This week’s other featured books, “That Crazy Perfect Someday,” by Michael Mazza and “The Pensees of Alan Kreiger, by Alan Krieger,” by Marc Estrin, can be found by scrolling down below this post, or by clicking the author’s name on our Authors page.
THE BOOK: The Late Bloomer.
PUBLISHED IN: 2018
THE AUTHOR: Mark Falkin
THE PUBLISHER: Rare Bird Books/California Coldblood; Rare Bird Books is a PGW-distributed independent publisher of approximately fifty+ books each year in multiple formats, including print, ebook, audiobook, and limited edition.
SUMMARY: In Mark Falkin’s THE LATE BLOOMER, the world experiences an abrupt and unthinkable cataclysm on the morning of October 29, 2018. Kevin March, high school band trombonist and want-to-be writer playing early morning hooky, is witness to its beginning, though he isn’t as shocked by it as he thinks he should be or wishes he could be—these dreams he’s been having; this story that he wrote; his little brother’s night terrors and sleepwalking. Surprised or not, Kevin now not only finds himself pitted against forces these changes have wrought in order to survive, but soon discovers that he may have a crucial role in this new world, one that he is reluctant to play.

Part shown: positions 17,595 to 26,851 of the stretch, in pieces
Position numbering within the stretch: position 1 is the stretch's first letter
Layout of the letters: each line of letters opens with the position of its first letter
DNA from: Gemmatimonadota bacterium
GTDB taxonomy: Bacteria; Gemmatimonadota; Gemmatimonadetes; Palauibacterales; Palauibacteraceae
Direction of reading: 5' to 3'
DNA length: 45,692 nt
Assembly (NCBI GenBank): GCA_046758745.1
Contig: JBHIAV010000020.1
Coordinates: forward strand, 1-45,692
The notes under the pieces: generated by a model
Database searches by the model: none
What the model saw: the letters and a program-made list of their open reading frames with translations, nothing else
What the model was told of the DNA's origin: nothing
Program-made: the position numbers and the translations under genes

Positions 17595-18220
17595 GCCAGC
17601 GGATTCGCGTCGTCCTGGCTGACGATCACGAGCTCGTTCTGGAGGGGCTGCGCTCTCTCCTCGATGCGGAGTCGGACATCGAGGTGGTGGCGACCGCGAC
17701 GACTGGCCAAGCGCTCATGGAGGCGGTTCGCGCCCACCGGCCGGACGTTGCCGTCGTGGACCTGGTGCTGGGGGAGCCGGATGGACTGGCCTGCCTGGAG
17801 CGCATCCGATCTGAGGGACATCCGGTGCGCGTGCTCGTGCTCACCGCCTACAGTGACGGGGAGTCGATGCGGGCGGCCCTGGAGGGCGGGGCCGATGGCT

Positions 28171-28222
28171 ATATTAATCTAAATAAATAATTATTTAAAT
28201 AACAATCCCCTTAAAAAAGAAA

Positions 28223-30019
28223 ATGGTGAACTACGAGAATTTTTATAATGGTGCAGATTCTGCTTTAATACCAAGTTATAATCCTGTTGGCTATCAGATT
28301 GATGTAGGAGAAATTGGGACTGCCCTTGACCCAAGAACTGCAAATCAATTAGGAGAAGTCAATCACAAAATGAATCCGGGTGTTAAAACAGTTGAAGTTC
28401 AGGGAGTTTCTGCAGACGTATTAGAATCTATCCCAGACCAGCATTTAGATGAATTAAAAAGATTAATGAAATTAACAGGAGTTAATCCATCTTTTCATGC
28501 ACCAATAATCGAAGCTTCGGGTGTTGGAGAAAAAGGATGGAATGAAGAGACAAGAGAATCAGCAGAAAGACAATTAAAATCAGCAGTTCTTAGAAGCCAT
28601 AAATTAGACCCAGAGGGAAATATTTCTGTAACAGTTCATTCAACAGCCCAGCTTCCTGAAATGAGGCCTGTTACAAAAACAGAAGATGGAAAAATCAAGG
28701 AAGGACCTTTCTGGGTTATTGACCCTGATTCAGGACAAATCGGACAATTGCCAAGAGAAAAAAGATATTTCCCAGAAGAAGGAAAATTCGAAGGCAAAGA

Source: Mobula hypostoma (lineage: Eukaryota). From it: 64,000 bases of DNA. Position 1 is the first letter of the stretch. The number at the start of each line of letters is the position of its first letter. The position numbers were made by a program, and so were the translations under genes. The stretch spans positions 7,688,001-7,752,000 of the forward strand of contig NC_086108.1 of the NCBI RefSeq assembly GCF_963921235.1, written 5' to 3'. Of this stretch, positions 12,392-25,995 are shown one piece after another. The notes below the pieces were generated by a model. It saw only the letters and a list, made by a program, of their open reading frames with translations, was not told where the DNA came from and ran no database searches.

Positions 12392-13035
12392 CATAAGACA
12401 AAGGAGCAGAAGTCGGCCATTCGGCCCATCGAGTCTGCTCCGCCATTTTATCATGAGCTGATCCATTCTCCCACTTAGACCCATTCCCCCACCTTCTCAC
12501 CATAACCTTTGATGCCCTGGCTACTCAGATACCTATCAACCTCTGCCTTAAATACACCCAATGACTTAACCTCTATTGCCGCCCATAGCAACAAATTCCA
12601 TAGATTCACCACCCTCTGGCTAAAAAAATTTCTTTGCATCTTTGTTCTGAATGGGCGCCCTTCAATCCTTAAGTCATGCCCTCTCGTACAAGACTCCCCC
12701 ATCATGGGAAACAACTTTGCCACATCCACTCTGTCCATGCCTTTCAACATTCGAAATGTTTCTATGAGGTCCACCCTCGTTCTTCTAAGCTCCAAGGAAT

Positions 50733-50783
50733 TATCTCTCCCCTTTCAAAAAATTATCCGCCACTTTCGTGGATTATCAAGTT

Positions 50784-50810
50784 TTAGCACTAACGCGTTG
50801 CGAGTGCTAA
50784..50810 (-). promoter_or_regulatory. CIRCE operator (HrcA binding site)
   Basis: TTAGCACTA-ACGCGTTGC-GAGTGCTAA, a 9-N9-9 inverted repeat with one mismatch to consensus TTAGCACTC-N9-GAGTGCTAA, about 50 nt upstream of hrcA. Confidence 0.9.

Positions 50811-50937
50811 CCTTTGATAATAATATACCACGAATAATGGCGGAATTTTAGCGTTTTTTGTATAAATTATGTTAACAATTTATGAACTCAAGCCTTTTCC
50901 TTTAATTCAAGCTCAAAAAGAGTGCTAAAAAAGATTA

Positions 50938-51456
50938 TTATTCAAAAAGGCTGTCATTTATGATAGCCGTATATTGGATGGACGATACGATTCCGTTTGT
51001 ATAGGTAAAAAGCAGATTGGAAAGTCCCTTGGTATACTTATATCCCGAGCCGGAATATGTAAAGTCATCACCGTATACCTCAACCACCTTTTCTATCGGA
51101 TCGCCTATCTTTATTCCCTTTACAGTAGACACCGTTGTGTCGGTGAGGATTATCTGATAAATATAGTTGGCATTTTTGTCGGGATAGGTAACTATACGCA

To stay alive, Kevin embarks on a journey that promises to change everything yet again. On his journey, into a digital recorder he chronicles his experiences at the end of his world.
This book is a transcript of that recording.
Depicting an unspeakable apocalypse unlike any seen in fiction—there are no zombies, viruses or virals, no doomsday asteroid, no aliens, no environmental cataclysm, no nuclear holocaust—with a Holden Caulfieldesque protagonist at his world’s end, The Late Bloomer is both a companion piece to Lord of the Flies and a Bradburyian Halloween tale. And though crossover-oriented and delivering genre-novel fear, The Late Bloomer is harrowing, grim and poignant in the way of McCarthy’s The Road. Told in Kevin March’s singular and unforgettable voice, delivering a gripping narrative with an unsparing climax as moving as it is terrifying, The Late Bloomer defies expectations of the genre and will haunt those who read it.
THE BACK STORY: I love dark stories. It’s hard to do something original in horror, so that was my goal. I wanted to attempt to write something that explores an answer a question I’ve always had about Lord of the Flies: What if the kids weren’t saved in the end by a contrived deus ex machina? What would that mean?
I wanted to attempt to write a story that leaves the reader as terrified and spellbound as I was as a viewer of the end of The Blair Witch Project and The Wicker Man (original), every time I finish Shirley Jackson’s The Lottery.
WHY THIS TITLE?: The work-in-progress title and for a long time was No Go, taking that from a key turn in Lord of the Flies. But I came to feel The Late Bloomer works better because that’s what Kevin is and it’s key to much in the narrative and I like that it doesn’t sound like a “horror novel”.
WHY WOULD SOMEONE WANT TO READ IT? It’s original (apocalyptic) horror. No virus or zombies.